Using funds provided by the Regional Transportation Authority (RTA), Sun Tran began rolling out enhanced evening bus service in February. But the transit company has only anecdotal evidence regarding the public response to this change.
"I can't give you statistics for night use," reports Kandi Young, communications manager for Sun Tran, "because our fare boxes give only the dates for ridership, not the time, and I don't like to give out guesstimates."
To gauge the public reaction to service that now runs as late as 11 p.m. or midnight on 21 different routes across Tucson, we took evening rides on seven of them last week. General observations:
· Ridership was surprisingly strong until a drop-off after 10 p.m.
· Tucson's three bus centers are the hub of much nighttime activity, with fewer people on some routes boarding at other stops than is usual during daylight hours.
· Of the rides taken, Route 8 from the east side along Broadway Boulevard to downtown had the most riders at one time with 18, followed by Grant Road Route 9 with 16. Meanwhile, Route 1 from the UA campus to downtown had the fewest passengers with only 2, and Route 16 northbound from the Laos Transit Center had 6.
When voters in May 2006 approved the $2.1 billion, 20-year RTA plan, part of the package was approximately $38 million for "weekday evening bus service expansion." Most Sun Tran routes stopped running by 8 p.m. or earlier, and proponents believed many people wanted additional nighttime rides.
"Buses will run past midnight to accommodate working people, night students and those without cars to shop, enjoy recreation, utilize medical services, attend to emergencies, etc." wrote former Mayor George Miller and his wife Roslyn in supporting the RTA proposal.
Skeptics, on the other hand, doubted that in automobile-addicted Tucson many people would ride the bus, especially late at night.
Eight months ago, Sun Tran introduced expanded evening service on eight routes, with another seven added in May and a final six in August.
"That's all that will be phased in," Young states of the RTA-funded Sun Tran evening service. "We've received lots of compliments," she adds, "for providing a service we didn't have before."
But with Sun Tran billing the RTA $65 an hour for each of its nighttime runs, are current ridership numbers sufficient to justify the expense?
The traditional rule of thumb in mass transit circles is that fare box receipts should cover between 20 and 25 percent of the cost of the trip. As seen last week, that figure probably isn't being approached by many of the nighttime routes, especially those after 10 p.m.
Young believes it will take time to increase ridership later at night. "With new services," she points out, "it always takes time for the public to recognize they can rely on it. ... Plus, the last trips of the day are pretty empty because people don't take them in case they miss the bus. So it's going to take time."
Another unanswered question about the nighttime service is: Are the times and routes selected by Sun Tran performing up to expectations so far?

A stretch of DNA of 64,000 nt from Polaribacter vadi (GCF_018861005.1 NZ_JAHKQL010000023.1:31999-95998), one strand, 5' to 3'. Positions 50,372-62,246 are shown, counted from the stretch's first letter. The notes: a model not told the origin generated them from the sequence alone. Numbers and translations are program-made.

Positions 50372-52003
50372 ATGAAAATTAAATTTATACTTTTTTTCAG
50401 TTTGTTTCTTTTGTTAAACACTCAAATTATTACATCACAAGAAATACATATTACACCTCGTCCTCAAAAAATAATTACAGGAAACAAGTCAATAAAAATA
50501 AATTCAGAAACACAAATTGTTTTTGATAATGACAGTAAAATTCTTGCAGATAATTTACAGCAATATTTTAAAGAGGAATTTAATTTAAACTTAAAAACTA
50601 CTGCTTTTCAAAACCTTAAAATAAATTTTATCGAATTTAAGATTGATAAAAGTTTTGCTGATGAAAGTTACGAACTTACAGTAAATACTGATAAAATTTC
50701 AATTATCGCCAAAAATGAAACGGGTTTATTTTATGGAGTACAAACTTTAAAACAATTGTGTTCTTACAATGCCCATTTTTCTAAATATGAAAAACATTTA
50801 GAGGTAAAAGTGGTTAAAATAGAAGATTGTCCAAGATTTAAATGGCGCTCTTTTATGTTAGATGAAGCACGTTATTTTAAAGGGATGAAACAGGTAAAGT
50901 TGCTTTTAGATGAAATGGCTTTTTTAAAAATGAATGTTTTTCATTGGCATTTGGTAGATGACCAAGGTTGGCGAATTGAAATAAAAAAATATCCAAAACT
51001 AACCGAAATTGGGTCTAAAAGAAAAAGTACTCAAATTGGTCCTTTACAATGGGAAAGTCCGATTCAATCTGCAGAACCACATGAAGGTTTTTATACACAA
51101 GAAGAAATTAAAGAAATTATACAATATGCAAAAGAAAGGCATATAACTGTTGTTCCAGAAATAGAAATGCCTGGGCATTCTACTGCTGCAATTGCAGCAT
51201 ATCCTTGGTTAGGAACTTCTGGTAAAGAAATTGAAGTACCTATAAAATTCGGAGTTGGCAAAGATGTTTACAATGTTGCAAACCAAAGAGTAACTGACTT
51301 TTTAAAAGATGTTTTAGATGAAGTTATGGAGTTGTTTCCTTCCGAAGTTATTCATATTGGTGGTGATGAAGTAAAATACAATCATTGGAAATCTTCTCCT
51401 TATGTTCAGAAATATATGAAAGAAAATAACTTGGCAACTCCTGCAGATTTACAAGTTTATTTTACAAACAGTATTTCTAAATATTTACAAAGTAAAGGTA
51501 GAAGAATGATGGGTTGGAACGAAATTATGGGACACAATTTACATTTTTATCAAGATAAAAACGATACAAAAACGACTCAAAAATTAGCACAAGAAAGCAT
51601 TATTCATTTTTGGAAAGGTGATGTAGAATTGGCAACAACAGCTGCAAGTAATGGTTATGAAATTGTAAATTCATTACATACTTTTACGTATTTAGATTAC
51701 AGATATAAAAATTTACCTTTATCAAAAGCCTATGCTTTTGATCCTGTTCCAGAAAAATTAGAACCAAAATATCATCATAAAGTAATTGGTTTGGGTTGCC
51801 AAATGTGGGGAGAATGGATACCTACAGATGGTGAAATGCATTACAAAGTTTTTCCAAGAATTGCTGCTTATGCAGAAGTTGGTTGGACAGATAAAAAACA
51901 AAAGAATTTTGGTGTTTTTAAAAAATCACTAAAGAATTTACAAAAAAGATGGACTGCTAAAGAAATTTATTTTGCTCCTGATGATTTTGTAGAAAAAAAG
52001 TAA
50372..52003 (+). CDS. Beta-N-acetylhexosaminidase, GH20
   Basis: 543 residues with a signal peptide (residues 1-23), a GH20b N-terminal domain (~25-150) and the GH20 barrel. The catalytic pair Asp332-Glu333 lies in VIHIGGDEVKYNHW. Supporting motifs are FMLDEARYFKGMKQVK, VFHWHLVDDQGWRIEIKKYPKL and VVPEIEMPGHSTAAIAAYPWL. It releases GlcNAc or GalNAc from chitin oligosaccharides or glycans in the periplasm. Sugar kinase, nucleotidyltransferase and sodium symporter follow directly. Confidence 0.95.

"We have no concerns with Sun Tran's delivery of service," says Jim DeGrood, director of transportation services for the Pima Association of Governments, which staffs the RTA.
"As for the appropriateness" of that service, DeGrood continues, referring to Sun Tran's evening runs, "we haven't looked at that yet, but we will." DeGrood indicates he is working with city of Tucson staff members on "developing metrics" to measure performance of nighttime routes, but acknowledges, "It's a work in progress.
"We'll have to see if we targeted the right population," DeGrood says. "We'll have to get rider feedback on it."
With fare boxes not providing data on the time of rides, and DeGrood estimating it might be two years before that situation can be changed, a customer satisfaction survey is the best bet for determining general ridership numbers. But Young says that while Sun Tran officials have talked about a survey, it may not be done for at least one year.
In the meantime, the RTA allocated $425,000 to Sun Tran for nighttime service through the end of June, and expects to pay another $2 million for the current fiscal year.
Those funds provide half-hour frequency on six evening routes, one-hour headways on 11 others and frequencies of 40 or 50 minutes on the final four routes.
Of those observed riding last week, some were UA or Pima Community College students; others were people returning home from work. But most appeared to be simply poor.
Another observation was how silent almost everybody was at night. During the day, Sun Tran buses can sometimes be lively vehicles with people either talking to each other or into their cell phones.
But for some reason at night, a different, much quieter atmosphere descends over the bus. The exception to that rule last week was Route 8, where a chuckling conversation about eating burritos covered in white gravy involved many of the passengers.
While there may be future adjustments to Sun Tran's nighttime schedule to increase ridership, Young stresses that the program in general isn't endangered. "We're keeping this service," she says. "It's not going anywhere."